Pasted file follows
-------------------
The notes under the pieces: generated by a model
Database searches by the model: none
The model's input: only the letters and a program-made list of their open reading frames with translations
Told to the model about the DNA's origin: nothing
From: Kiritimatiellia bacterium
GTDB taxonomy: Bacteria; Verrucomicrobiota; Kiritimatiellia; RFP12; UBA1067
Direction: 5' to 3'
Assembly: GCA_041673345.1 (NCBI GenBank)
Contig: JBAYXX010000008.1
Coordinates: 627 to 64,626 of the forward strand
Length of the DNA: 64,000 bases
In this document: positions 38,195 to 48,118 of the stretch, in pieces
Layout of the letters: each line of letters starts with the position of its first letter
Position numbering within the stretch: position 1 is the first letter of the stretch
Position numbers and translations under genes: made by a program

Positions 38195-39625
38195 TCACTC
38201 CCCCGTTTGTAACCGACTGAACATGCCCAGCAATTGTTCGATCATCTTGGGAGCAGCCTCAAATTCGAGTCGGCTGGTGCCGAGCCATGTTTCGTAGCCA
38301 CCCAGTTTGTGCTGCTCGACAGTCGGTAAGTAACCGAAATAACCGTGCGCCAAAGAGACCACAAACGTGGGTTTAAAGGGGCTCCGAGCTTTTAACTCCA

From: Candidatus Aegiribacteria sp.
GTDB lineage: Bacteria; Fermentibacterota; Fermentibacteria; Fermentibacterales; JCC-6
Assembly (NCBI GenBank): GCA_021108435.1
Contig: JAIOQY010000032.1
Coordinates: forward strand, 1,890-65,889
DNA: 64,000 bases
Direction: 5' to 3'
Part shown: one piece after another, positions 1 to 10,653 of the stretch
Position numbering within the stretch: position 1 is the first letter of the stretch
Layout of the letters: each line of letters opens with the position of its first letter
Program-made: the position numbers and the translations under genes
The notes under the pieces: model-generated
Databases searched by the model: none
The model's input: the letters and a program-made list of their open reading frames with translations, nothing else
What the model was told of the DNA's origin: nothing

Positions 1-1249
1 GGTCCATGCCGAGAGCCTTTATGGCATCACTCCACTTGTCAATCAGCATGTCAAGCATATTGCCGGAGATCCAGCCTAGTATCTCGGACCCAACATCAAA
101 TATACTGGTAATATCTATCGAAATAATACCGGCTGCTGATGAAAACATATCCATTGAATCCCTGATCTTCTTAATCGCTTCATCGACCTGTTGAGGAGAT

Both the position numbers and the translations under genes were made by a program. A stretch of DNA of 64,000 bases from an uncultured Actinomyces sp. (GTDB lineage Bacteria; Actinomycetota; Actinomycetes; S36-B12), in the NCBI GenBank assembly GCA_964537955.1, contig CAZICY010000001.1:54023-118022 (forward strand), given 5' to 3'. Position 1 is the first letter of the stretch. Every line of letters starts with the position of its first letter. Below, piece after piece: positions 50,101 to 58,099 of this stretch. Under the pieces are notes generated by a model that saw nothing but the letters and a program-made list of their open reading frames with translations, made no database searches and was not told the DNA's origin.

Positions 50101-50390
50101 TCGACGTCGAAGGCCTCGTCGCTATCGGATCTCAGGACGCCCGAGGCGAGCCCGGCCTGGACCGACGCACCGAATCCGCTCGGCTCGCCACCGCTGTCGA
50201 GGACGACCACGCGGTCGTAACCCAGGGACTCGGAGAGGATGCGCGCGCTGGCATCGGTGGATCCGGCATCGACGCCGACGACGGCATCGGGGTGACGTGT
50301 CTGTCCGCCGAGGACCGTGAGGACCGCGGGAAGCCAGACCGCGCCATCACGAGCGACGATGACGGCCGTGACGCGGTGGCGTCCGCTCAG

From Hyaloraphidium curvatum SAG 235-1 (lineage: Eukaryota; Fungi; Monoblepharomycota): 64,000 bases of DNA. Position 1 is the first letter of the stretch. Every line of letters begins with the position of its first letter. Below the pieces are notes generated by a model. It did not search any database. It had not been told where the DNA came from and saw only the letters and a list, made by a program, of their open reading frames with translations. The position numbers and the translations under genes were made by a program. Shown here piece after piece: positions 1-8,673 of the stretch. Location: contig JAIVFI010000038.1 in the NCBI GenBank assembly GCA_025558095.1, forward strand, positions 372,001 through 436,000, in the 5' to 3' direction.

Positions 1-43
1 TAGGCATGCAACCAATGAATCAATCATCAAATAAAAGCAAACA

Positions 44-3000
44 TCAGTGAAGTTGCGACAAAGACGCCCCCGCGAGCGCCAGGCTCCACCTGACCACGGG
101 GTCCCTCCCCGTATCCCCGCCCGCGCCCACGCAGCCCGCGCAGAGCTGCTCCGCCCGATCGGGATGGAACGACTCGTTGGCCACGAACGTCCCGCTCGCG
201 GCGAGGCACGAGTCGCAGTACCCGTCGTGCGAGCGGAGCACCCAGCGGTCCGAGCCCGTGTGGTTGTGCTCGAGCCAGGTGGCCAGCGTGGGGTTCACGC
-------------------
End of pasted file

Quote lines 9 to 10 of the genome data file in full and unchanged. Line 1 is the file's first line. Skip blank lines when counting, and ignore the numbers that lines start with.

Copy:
Contig: JBAYXX010000008.1
Coordinates: 627 to 64,626 of the forward strand